Prom has all the elements of a popular story. It reeks of all-Americanness, tension, drama. It has romance. Pretty dresses. Dancing. Limos. High school. Coming of age.
To try to teach ignoring technology is to ignore the progress that we have made over the last century. If school is preparation for the real world - a real world that is increasingly technology-driven - then to ignore technology is to become obsolete.
By bringing current events into the classroom, everyday discussion, and social media, maybe we don’t need to wait for our grandchildren’s questions to remind us we should have paid more attention to current events.
There are lots of different interpretations of the word 'prodigy.' My own is of someone who is talented and tries to help other children. So in that respect I could be called one, although I don't think I'll go off the rails.
It seems we're not only uninformed about our present, we're ignorant of our past.
If we all understood we can learn from both older and younger people, then we'd have a better world.
I wouldn't call myself a geek, but I do sometimes teach Mommy and Daddy stuff about computers. And I do watch TV, but only informative programmes like the news and documentaries.
None of my friends don't have Facebook accounts. Op-eds and studies can highlight our decreased enthusiasm for Facebook 'til the cows come home, but it doesn't change the fact that we are chained to the beast. Voluntarily, of course.
I was thrilled to be able to read at three. I just thought everyone loved reading as much as I did.
I realise I'm still a child, though I do feel older. I recently did an on-line test called 'What's Your True Age?' My result was 50-60 years old.
Make sure that your kids or the kids in your life have an opportunity to share their ideas, and to teach you something about what we know.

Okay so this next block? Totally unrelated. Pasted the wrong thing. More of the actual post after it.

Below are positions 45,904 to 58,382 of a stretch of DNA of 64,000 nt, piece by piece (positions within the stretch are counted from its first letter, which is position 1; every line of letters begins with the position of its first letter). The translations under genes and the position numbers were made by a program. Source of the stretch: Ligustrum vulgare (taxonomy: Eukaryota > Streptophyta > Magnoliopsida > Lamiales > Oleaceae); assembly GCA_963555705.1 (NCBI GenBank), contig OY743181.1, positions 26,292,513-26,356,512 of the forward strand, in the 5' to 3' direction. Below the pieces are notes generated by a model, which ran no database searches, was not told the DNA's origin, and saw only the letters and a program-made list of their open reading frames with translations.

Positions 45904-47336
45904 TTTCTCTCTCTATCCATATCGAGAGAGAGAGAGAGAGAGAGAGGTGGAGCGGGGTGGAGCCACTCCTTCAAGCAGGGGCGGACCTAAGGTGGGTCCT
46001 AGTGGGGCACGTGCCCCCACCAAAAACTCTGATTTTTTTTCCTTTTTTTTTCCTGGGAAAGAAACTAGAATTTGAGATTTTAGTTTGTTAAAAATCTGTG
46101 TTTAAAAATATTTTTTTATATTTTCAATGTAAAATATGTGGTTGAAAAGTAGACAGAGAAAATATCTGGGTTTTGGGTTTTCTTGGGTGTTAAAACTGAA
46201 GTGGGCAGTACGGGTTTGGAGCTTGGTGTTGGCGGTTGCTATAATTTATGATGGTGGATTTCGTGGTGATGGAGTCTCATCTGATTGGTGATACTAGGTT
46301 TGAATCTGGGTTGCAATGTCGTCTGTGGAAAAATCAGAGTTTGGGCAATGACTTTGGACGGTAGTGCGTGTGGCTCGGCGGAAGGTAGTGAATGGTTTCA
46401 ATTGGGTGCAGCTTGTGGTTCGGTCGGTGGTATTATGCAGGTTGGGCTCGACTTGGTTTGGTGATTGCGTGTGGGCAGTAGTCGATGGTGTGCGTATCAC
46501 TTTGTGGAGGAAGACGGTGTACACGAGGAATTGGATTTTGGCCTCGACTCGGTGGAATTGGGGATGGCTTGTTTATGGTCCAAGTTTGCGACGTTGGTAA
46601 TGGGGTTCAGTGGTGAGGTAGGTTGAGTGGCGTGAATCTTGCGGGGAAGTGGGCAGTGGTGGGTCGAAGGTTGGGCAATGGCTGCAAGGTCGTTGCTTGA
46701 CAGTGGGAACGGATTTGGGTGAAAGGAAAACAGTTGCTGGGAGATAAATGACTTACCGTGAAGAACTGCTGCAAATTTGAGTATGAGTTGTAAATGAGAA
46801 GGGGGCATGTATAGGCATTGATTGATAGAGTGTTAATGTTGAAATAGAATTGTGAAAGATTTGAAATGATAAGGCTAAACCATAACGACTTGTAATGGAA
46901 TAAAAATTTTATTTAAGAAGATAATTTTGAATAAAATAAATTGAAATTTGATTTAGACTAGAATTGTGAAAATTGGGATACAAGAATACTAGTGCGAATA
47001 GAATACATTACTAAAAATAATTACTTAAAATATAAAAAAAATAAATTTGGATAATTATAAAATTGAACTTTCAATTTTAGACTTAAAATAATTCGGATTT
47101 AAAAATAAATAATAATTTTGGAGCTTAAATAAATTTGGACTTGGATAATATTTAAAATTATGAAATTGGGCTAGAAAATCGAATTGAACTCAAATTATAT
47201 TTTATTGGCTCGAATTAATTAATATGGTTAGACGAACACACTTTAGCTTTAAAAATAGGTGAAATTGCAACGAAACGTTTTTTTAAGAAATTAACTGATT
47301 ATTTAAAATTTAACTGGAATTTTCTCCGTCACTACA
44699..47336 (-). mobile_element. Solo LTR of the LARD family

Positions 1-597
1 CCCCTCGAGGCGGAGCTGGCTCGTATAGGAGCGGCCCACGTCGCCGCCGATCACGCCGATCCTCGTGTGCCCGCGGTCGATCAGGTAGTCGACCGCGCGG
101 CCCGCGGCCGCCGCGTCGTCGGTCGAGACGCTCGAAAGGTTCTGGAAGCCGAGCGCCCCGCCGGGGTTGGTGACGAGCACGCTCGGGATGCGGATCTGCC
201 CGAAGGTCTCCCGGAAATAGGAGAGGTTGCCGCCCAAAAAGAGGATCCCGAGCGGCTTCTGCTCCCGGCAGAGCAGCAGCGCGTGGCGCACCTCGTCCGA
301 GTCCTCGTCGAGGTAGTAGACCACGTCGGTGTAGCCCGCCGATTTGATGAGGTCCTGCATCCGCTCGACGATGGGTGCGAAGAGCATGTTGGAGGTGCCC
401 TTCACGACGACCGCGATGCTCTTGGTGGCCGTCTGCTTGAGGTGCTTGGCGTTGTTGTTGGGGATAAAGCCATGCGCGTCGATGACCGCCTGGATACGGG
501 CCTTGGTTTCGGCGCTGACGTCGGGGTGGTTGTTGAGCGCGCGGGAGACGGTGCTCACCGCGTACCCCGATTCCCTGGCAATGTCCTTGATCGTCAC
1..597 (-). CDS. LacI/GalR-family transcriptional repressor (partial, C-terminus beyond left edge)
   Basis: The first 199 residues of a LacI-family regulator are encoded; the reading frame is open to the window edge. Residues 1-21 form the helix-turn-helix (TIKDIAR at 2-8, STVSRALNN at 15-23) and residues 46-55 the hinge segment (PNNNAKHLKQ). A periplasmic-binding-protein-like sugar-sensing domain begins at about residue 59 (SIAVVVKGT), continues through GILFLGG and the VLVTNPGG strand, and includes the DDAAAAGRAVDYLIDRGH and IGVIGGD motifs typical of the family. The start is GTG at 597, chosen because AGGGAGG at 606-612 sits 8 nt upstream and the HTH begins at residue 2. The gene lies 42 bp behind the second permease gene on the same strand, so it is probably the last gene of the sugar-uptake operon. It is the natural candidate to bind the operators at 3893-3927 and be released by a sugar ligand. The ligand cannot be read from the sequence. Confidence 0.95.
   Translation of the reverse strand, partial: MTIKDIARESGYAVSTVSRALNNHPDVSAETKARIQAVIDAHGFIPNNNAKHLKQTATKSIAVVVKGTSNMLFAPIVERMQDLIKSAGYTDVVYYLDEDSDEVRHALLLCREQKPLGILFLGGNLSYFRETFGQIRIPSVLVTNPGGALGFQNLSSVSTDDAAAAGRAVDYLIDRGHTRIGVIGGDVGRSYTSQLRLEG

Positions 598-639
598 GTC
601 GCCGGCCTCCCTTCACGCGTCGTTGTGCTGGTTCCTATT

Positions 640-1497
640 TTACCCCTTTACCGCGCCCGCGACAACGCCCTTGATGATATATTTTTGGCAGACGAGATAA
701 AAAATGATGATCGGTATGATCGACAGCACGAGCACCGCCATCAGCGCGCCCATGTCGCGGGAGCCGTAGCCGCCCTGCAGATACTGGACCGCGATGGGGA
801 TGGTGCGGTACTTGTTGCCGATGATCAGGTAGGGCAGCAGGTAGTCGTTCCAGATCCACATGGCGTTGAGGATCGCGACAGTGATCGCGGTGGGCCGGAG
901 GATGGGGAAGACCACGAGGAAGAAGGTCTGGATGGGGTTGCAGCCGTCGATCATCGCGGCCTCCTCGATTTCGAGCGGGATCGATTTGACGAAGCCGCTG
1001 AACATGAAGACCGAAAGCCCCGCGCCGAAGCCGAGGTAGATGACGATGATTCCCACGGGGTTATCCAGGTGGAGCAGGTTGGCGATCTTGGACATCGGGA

Mostly, I avoid worrying since the time spent doing it could be spent more constructively.
I would say that kids are great in many ways, because I think that we are less hampered when it comes to 'this costs too much' or 'that's impossible.'
Hoping to instill my love of learning in other children, I taught my first class at a local elementary school the year my first book, 'Flying Fingers,' debuted; since then, I have spoken at hundreds of schools, classrooms and conferences around the world.
With writing, I can express myself, really, and share my ideas and just let my thoughts flow out.
The point of my work is to make it clear that all youth can make 'big miracles' happen.
The fact that a baby can be born today and condemned to a life of hardship, struggle, and discrimination simply because of sex is enraging.
My family joke that I'm really a very senior person who accidentally happens to be 11.
Any good teacher knows how important it is to connect with students and understand our culture.
The unsaid message of that endless rack of juniors' pushup bras? No matter what size you are, it still isn't good enough.
We all love people who give credit to others for their success. Companies would probably do better with CEOs who didn't blow their own horn and ask for ridiculous salaries and new yachts every year.
Students read for tests and because their parents ask them to, but I think it's very important to tell children that you can read for fun, too, and to understand human spirit. It builds empathy.
CEOs of top companies could probably use a dose of not-asking-for-raise behavior and less self-entitlement, rather than us trying to change girls in order to fit into the common mold of what we think a CEO looks like.
We're used to the characteristics of social media - participation, connection, instant gratification - and when school doesn't offer the same, it's easy to tune out.
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